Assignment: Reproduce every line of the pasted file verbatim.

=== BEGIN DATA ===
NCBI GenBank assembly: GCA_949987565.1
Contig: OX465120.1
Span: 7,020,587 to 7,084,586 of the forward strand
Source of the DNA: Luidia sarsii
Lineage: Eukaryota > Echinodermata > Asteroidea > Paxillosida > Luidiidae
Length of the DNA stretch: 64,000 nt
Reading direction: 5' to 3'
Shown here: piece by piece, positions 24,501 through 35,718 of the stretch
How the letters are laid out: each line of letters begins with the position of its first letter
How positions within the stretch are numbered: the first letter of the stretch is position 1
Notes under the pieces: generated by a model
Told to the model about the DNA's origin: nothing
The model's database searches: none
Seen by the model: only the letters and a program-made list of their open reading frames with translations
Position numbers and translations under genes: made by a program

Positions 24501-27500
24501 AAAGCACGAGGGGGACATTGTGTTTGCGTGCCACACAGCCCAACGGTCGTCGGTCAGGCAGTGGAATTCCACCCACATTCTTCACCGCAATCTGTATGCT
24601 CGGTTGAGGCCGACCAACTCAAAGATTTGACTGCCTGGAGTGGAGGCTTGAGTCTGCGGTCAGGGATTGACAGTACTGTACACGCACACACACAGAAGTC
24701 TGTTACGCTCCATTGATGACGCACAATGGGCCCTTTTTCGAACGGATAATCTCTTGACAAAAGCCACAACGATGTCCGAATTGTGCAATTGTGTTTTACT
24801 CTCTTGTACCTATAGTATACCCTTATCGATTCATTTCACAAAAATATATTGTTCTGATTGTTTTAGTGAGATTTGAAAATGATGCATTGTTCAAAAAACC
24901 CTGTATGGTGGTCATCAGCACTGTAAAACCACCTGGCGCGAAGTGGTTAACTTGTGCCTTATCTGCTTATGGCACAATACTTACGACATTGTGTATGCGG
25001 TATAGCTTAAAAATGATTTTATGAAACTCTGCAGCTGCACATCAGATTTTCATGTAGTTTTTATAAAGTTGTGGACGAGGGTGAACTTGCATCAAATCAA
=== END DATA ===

NCBI GenBank assembly: GCA_949987565.1
Contig: OX465120.1
Span: 7,020,587 to 7,084,586 of the forward strand
Source of the DNA: Luidia sarsii
Lineage: Eukaryota > Echinodermata > Asteroidea > Paxillosida > Luidiidae
Length of the DNA stretch: 64,000 nt
Reading direction: 5' to 3'
Shown here: piece by piece, positions 24,501 through 35,718 of the stretch
How the letters are laid out: each line of letters begins with the position of its first letter
How positions within the stretch are numbered: the first letter of the stretch is position 1
Notes under the pieces: generated by a model
Told to the model about the DNA's origin: nothing
The model's database searches: none
Seen by the model: only the letters and a program-made list of their open reading frames with translations
Position numbers and translations under genes: made by a program

Positions 24501-27500
24501 AAAGCACGAGGGGGACATTGTGTTTGCGTGCCACACAGCCCAACGGTCGTCGGTCAGGCAGTGGAATTCCACCCACATTCTTCACCGCAATCTGTATGCT
24601 CGGTTGAGGCCGACCAACTCAAAGATTTGACTGCCTGGAGTGGAGGCTTGAGTCTGCGGTCAGGGATTGACAGTACTGTACACGCACACACACAGAAGTC
24701 TGTTACGCTCCATTGATGACGCACAATGGGCCCTTTTTCGAACGGATAATCTCTTGACAAAAGCCACAACGATGTCCGAATTGTGCAATTGTGTTTTACT
24801 CTCTTGTACCTATAGTATACCCTTATCGATTCATTTCACAAAAATATATTGTTCTGATTGTTTTAGTGAGATTTGAAAATGATGCATTGTTCAAAAAACC
24901 CTGTATGGTGGTCATCAGCACTGTAAAACCACCTGGCGCGAAGTGGTTAACTTGTGCCTTATCTGCTTATGGCACAATACTTACGACATTGTGTATGCGG
25001 TATAGCTTAAAAATGATTTTATGAAACTCTGCAGCTGCACATCAGATTTTCATGTAGTTTTTATAAAGTTGTGGACGAGGGTGAACTTGCATCAAATCAA